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[whitespace] 'Enigma'
You're Gonna Like the Way You Look, Damn It: The high-pressure sales tactics of Jeremy Northham (right) at the Men's Wearhouse leave Dougray Scott confused and angry.

Left Out in the Code

Gripping but dense 'Enigma' strands audience in blizzard of technicalities

By Steve Palopoli

SOMETIMES IT SEEMS like you've got to be a freakin' cryptographer just to go to the movies lately. Like, for instance, when you're watching Enigma, the new film about British code-crackers in World War II that is as densely technical as any movie should legally be allowed to get--possibly more so. I personally wished I'd brought along an extra brain just to handle the dialogue, which is part movie script and part standard-issue code book.

What's great about this movie, though, is that it really put those snobs who can't enjoy a good popcorn flick to the ultimate test. For a guaranteed laugh, take the most pretentious moviegoer you know--the one who's always droning on about how movies in general and your favorite gross-out comedy in particular are so insultingly stupid--to this one, and then make him or her explain in detail exactly what happened and how. Friends, it can't be done.

OK, so Enigma is too smart for its own good. It's also at times laughably melodramatic, featuring no less than three moments in which one character does the exit-stop-pause-spin-zing sequence to another for Maximum Dramatic Effect.

But, damn it, there's just something cool about movies like this too, a certain gee-whiz factor that makes you tingle when you hear about how these guys have got to break a code with "150 million million million" or "four thousand million billion" possible permutations--in four days. And then you think about the fact that this is a true story. And then you think, "Hey, they must have succeeded. We won, didn't we?" And then you try to figure out how they're possibly going to do it, and once you get that far, you're hooked.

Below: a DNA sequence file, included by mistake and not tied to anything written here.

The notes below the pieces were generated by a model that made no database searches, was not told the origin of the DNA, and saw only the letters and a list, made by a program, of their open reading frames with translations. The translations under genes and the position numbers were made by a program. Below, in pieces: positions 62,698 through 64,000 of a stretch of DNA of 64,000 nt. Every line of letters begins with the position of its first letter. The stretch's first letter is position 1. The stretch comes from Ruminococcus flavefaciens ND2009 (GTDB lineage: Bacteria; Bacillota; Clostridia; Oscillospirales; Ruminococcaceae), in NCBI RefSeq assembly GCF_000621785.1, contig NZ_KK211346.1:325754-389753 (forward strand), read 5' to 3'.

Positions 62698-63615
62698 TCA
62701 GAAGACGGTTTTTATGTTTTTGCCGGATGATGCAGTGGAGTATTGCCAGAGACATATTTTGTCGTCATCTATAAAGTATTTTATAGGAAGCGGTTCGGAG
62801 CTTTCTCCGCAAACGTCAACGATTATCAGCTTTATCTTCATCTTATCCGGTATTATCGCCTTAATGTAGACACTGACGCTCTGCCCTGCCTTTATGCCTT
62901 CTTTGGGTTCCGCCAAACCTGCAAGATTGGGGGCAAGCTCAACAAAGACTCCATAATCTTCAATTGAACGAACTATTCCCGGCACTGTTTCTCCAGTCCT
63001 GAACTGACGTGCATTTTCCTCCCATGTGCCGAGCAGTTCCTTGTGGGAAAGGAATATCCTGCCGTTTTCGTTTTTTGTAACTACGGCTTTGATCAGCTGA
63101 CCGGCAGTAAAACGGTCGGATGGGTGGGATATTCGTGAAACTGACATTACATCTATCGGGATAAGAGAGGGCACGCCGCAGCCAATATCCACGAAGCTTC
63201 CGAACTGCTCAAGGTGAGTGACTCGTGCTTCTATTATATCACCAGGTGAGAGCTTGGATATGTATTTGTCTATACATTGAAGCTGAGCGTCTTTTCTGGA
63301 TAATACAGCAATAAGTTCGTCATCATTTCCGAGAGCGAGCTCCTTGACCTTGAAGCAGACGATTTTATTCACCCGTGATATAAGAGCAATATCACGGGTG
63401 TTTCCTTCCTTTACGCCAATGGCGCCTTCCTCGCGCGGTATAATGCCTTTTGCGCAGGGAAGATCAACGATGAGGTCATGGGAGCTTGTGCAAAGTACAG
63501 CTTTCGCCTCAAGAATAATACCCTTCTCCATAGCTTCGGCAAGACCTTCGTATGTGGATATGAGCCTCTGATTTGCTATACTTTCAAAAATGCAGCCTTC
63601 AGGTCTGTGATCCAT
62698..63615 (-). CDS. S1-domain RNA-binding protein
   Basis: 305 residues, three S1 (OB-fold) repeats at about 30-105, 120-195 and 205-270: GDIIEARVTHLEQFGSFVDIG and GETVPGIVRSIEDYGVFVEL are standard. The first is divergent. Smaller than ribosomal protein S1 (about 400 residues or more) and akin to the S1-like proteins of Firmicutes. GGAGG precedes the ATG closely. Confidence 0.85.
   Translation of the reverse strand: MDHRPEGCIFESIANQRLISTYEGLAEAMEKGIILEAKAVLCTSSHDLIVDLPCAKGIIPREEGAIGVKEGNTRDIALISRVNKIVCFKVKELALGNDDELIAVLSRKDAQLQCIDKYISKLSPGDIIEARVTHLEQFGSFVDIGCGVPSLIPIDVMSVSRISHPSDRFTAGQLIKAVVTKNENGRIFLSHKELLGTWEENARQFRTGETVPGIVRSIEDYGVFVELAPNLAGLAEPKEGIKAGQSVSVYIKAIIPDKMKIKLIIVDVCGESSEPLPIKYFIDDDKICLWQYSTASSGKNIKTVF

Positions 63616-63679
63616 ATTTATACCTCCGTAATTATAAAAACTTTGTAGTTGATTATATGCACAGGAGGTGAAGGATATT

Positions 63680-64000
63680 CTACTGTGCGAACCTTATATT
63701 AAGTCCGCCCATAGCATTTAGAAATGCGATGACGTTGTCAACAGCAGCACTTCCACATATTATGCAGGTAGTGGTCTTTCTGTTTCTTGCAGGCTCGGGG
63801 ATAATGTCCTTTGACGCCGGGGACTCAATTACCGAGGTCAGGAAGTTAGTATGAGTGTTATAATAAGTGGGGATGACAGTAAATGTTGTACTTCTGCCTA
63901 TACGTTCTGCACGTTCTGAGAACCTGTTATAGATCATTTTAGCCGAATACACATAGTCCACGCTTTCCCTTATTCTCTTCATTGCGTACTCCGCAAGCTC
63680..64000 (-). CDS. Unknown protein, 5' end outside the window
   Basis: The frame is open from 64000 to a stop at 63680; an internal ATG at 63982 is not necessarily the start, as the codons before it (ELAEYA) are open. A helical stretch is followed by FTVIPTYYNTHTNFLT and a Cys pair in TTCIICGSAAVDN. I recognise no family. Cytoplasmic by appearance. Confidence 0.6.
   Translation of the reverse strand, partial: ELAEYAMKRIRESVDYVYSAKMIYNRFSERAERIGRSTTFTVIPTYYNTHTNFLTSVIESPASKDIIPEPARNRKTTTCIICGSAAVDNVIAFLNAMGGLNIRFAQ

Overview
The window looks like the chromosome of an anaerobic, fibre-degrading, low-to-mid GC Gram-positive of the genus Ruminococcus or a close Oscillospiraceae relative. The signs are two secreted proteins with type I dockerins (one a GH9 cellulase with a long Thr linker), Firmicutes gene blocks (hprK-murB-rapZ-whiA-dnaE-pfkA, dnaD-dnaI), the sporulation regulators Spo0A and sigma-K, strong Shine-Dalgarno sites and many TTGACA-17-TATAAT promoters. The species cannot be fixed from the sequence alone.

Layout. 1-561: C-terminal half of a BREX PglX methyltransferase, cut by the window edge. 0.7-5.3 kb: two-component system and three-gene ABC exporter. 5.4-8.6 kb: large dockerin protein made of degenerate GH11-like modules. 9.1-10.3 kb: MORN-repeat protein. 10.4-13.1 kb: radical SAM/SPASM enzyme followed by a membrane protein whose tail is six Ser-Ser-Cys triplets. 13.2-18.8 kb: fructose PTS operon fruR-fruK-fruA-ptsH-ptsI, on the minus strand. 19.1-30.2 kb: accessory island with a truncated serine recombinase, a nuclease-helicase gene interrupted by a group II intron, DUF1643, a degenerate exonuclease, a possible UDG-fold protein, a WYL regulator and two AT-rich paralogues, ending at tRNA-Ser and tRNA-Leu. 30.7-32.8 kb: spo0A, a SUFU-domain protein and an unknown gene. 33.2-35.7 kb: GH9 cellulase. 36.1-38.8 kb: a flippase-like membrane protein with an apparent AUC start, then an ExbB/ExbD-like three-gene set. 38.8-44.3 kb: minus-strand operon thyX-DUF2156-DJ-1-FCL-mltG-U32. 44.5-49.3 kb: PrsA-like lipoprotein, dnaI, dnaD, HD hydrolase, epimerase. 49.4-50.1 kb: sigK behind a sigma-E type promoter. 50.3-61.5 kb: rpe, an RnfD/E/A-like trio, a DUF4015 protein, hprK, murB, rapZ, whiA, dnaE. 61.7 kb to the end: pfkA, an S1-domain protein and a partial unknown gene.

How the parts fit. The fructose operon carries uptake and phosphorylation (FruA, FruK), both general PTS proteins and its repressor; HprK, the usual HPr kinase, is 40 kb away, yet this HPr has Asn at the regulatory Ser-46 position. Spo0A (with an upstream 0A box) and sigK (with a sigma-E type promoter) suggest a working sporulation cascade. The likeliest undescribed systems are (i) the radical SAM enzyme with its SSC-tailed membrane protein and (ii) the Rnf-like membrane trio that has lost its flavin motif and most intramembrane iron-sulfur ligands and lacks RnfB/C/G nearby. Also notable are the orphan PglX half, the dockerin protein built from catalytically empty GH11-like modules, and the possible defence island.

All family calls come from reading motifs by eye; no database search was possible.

This is also one of those movies where the characters constantly sum up what's happening to the other characters, and thank God for that. It'll usually keep you from getting too lost. Leads Dougray Scott and Kate Winslet do pretty well with keeping all the shop talk straight, which helps.

As a study in how the Brits sunk the German navy, this German-British-American production (there's some irony for you) comes off as a cinematic rebuttal to U-571, the Hollywood World War II sub actioner that left some historians as well as--from the sound of it--the entirety of England in a huff by suggesting that Americans were responsible for breaking the Nazis' Enigma code. Never mind that that was the least of U-571's factual errors, or that, unlike Enigma, it was not based on actual events in the first place (the actual U-571 was in fact never even captured).

The crazy thing is that despite its level of detail (and the fact that it's sure to be a heck of a lot more realistic than John Woo's upcoming code story Windtalkers) Enigma is still going to get criticized by WWII nerds who will make some nitpicky detail the basis of their rant about how this film isn't accurate enough. C'mon people, we can't depend on movies to teach us about what really happened in World War II. That's what the History Channel is for!

Enigma, (R; 117 min.), directed by Michael Apted, written by Tom Stoppard, based on the novel by Thomas Harris and starring Dougray Scott, Kate Winslet, Saffron Burrows, and Jeremy Northam, opens Friday at the Del Mar in Santa Cruz.

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From the June 5-12, 2002 issue of Metro Santa Cruz.

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